Newlywed couples receive all sorts of gifts. From china to cookware, bedding, towels, silver, serving pieces, and appliances, just about any item you can find in a well-stocked home section of a department store has probably been given as a wedding gift. What’s rarely received is advice on how to begin your marriage on a firm financial footing. Let’s be real: An open, honest, no-holds-barred conversation about your financial past, present, and future isn’t as much fun as picking your honeymoon destination. It’s far more essential, though, to set you up for a good marriage. Even if you’ve been together a while or have already started to combine finances before you said “I do,” you’ll want to take some time after the wedding to make financial moves that will prepare you for a stable future together.
Talk About Your Financial Lives
The first money move you should make after you get married (but before you start combining finances) is to have a candid and open conversation about both of your financial realities. Share all of the details. Here are the questions to ask:
- What’s your credit score?
- What’s your debt load?
- Do you have student loans?
- Do you have a car payment?
- Do you have credit card debt?
- How much do you pay toward your debt each month?
- How much do you have saved?
- How much do you contribute toward retirement?
- What other investment accounts or insurance policies do you have?
Don’t pass judgment on the state of your spouse’s financial life. The goal here is to know where both of you are financially so that you can make plans for your future.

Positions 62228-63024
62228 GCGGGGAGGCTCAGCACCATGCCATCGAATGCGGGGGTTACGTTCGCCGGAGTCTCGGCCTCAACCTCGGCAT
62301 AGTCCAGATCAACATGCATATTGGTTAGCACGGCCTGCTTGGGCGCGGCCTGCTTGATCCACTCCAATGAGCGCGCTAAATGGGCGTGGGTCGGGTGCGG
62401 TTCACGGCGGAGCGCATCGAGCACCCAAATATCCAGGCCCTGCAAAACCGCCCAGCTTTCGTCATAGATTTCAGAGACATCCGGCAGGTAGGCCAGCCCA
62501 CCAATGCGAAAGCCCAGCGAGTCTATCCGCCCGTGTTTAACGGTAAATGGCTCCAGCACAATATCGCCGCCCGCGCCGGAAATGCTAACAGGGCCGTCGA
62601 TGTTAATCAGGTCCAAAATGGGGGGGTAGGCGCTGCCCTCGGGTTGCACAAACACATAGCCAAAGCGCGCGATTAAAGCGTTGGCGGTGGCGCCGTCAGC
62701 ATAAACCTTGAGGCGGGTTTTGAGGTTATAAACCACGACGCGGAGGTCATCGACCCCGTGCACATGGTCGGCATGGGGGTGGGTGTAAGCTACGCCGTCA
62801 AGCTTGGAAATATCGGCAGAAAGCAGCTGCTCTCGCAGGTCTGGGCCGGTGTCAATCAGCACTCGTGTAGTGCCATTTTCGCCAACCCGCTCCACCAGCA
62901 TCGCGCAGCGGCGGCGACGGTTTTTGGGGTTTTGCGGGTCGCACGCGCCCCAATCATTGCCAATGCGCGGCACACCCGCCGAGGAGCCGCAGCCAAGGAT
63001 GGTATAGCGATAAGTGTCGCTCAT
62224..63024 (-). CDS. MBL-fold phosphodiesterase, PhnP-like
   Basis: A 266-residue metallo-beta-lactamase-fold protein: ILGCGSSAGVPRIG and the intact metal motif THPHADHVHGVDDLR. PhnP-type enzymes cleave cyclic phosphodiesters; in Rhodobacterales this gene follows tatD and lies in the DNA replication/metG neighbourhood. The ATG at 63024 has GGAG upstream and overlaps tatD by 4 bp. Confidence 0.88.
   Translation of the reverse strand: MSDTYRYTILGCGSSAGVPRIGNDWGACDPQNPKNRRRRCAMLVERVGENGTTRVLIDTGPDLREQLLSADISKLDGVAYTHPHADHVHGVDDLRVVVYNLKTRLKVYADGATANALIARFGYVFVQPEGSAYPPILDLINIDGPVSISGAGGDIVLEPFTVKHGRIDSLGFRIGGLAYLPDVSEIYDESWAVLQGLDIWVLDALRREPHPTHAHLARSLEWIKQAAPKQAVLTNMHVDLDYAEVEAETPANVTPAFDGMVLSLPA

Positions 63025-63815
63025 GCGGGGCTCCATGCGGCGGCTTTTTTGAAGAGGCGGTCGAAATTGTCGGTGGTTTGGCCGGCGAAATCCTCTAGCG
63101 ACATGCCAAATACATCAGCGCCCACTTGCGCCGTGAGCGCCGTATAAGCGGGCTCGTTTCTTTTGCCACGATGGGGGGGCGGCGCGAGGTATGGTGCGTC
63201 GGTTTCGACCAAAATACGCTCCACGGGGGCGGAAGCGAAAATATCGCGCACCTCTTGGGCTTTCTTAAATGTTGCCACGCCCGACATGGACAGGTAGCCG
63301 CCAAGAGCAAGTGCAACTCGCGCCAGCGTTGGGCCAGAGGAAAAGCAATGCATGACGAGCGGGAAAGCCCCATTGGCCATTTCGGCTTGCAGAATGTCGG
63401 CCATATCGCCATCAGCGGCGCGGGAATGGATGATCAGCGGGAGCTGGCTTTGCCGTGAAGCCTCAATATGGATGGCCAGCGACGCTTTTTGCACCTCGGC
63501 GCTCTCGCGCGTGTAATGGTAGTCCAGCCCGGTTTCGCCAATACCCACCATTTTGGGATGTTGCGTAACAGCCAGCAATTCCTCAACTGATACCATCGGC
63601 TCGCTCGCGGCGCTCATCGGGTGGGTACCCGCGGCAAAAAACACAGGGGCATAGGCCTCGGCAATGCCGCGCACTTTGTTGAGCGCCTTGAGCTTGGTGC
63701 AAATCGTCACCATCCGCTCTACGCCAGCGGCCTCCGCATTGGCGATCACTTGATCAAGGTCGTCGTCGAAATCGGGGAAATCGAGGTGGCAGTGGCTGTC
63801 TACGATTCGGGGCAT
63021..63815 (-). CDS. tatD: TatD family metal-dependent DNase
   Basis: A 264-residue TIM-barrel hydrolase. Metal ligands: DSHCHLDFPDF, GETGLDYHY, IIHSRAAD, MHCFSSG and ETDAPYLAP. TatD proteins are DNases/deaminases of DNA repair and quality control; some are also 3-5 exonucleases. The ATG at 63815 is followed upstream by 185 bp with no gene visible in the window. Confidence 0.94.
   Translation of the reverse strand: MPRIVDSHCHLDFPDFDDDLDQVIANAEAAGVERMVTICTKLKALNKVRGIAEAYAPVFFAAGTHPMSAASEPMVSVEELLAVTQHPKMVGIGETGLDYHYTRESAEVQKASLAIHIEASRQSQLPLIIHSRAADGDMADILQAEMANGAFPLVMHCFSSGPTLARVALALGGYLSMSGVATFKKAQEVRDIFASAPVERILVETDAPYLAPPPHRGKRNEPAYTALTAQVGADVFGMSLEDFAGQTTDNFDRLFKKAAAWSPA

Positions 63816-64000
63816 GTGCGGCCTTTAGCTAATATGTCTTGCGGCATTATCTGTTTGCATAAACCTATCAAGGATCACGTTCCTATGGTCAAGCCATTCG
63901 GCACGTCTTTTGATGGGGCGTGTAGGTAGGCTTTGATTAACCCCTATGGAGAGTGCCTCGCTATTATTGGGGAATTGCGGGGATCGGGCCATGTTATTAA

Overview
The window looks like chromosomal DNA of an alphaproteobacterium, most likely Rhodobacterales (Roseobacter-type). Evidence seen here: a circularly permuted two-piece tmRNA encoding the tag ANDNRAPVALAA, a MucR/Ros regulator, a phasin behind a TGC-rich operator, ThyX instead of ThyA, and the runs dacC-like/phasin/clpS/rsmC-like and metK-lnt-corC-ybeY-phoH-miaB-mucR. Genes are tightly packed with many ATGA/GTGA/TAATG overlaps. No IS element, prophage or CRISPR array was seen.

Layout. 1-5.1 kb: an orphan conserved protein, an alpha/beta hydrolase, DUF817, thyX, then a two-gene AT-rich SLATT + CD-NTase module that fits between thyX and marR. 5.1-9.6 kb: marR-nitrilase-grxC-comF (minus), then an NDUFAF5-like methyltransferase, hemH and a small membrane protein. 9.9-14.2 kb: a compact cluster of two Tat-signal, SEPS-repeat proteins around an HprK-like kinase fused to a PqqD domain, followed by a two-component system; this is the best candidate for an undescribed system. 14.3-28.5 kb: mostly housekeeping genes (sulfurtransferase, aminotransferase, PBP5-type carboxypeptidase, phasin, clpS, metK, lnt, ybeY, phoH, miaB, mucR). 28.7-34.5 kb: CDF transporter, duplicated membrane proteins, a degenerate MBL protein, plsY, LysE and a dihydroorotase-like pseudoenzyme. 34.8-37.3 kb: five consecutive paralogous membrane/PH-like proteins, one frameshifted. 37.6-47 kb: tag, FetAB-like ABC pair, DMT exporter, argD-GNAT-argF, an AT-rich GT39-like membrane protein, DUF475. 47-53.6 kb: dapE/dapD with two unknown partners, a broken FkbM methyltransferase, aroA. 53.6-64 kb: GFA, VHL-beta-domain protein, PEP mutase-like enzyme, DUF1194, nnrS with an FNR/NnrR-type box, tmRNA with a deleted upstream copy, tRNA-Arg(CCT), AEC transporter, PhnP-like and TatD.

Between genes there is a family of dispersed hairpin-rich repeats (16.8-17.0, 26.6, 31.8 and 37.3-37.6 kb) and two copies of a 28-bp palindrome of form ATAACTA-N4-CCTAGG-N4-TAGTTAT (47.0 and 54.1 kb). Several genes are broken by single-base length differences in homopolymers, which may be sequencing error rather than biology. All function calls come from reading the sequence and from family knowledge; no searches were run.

Consider Shared Accounts
One reason complete financial transparency is so important is that it will help you decide as a couple what credit card, loan accounts, and bank accounts each spouse should be added to as an authorized user or equal account holder. For example, if your spouse has excellent credit but you have a credit card that you’ve regularly maxed out and made late payments on, don’t add them to that account. If you do, your mistakes can migrate to their pristine credit report.
Couples commonly grapple with how to set up their accounts. Should everyone maintain their own? Should everything be shared? Many couples find that the hybrid approach works best. Both spouses have access to one bank account, and money for shared bills (food, housing, utilities, etc.) is added to the account and used to pay for these expenses. But both people still maintain individual accounts for their personal budget (student loan payments, haircuts, drinks out with friends). There’s no single right approach, though. Get a feel for what works best for both of you.
Make a Budget
Making a budget isn’t easy, especially when you’re first married. You’re accustomed to having to worry about covering your financial needs out of your paycheck and prioritizing financial goals as you see fit, but now, you have to balance your needs and priorities with those of your spouse. Start by determining your necessary expenses: housing, utilities, food, car expenses (payments/insurance/gas/maintenance), and debt repayment. Make sure your income can cover these necessary expenses. If one (or both!) comes to the marriage with a lot of debt, you’ll want to make a plan for how you will handle that debt.
As you budget your money, you’ll also want to consider your long-term goals. Common goals include a healthy emergency fund, a house, a family, or going back to school. You’ll immediately want to start earmarking dollars to go toward those goals. Next, work in some fun money for both of you. Date nights are essential for newlyweds, but so is time (and money) for friends and hobbies. Tracking expenses and adjusting the budget as necessary is a vital part of successful budgeting. Results of the tracking and necessary adjustments should be brought up when you and your spouse meet for a money date.